Ultrafast Processes in Semiconductor Structures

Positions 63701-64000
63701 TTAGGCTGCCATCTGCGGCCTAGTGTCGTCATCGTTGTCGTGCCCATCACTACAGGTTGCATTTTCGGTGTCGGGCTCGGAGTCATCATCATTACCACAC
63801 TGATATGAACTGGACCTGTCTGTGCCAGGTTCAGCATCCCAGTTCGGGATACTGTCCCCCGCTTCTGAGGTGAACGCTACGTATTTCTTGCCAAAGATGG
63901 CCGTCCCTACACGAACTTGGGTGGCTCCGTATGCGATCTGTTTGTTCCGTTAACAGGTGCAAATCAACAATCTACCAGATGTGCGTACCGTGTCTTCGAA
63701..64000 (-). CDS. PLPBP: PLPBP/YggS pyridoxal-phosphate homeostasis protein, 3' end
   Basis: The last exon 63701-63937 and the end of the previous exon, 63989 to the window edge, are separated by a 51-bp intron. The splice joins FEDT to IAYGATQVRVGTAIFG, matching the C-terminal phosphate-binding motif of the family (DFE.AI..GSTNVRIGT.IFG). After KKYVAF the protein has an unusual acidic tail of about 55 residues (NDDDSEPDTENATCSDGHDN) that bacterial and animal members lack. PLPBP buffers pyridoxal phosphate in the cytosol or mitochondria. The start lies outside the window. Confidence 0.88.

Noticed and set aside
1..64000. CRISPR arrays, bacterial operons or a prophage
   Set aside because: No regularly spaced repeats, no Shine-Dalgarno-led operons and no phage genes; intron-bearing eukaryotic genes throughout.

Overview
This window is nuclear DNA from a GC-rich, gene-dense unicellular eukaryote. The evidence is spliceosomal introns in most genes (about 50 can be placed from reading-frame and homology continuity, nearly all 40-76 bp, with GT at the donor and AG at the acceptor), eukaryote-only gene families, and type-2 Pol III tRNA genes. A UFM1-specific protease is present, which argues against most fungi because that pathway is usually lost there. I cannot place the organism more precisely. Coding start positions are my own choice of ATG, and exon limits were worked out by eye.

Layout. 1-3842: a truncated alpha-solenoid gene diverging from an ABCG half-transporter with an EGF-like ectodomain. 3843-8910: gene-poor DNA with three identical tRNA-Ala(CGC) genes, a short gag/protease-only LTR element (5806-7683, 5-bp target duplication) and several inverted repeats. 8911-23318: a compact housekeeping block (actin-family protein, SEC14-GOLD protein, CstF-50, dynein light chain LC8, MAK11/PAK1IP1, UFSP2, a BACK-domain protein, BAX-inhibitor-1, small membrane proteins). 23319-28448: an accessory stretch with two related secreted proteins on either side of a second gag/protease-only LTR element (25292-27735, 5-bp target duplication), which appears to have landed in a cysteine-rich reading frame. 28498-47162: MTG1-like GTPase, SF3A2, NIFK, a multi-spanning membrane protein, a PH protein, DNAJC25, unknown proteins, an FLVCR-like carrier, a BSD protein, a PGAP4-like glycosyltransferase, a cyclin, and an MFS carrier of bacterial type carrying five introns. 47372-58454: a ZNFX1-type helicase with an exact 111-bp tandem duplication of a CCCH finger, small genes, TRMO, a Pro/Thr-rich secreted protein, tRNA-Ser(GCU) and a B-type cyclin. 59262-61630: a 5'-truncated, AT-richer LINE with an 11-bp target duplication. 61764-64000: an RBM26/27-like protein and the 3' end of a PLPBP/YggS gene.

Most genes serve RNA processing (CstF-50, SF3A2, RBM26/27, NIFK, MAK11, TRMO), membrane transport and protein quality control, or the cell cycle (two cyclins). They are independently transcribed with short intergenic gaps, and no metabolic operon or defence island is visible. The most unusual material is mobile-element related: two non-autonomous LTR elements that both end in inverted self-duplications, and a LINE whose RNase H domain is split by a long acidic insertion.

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We review the dynamics of some of the more relevant optical processes in semiconductor quantum wells. We concentrate on the linear regime and study the time evolution of the light emission, using time-resolved photoluminescence spectroscopy. In intrinsic materials, excitonic effects determine their optical properties. Here we describe the formation and recombination of excitons, and the dependence of these processes on lattice temperature, exciton density, and energy of the excitation light pulses. We also describe the dynamics of the exciton's spin by optical orientation experiments. We discuss the principal mechanisms responsible for the spin flip of the excitons and clarify the role of the exciton localization. Finally, we will show that exciton-exciton interaction produces a breaking of the spin degeneracy in two-dimensional semiconductors. In doped quantum wells, we show that the two spin components of an optically created two-dimensional electron gas are well described by the Fermi-Dirac distributions with a common temperature but different chemical potentials. The rate of the spin depolarization of the electron gas is found to be independent of the mean electron kinetic energy but accelerated by thermal spreading of the carriers.
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